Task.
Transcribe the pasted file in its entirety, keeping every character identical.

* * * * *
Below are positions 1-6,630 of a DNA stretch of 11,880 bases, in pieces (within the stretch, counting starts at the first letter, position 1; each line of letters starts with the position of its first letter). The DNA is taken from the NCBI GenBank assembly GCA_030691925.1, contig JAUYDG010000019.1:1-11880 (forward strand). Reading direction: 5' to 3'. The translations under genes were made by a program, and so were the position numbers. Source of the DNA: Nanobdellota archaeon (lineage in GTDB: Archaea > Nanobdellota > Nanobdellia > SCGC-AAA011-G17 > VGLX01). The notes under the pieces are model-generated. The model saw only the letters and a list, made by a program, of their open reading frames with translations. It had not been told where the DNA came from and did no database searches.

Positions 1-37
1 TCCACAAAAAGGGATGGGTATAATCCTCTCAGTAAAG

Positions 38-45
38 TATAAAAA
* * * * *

Below are positions 1-6,630 of a DNA stretch of 11,880 bases, in pieces (within the stretch, counting starts at the first letter, position 1; each line of letters starts with the position of its first letter). The DNA is taken from the NCBI GenBank assembly GCA_030691925.1, contig JAUYDG010000019.1:1-11880 (forward strand). Reading direction: 5' to 3'. The translations under genes were made by a program, and so were the position numbers. Source of the DNA: Nanobdellota archaeon (lineage in GTDB: Archaea > Nanobdellota > Nanobdellia > SCGC-AAA011-G17 > VGLX01). The notes under the pieces are model-generated. The model saw only the letters and a list, made by a program, of their open reading frames with translations. It had not been told where the DNA came from and did no database searches.

Positions 1-37
1 TCCACAAAAAGGGATGGGTATAATCCTCTCAGTAAAG

Positions 38-45
38 TATAAAAA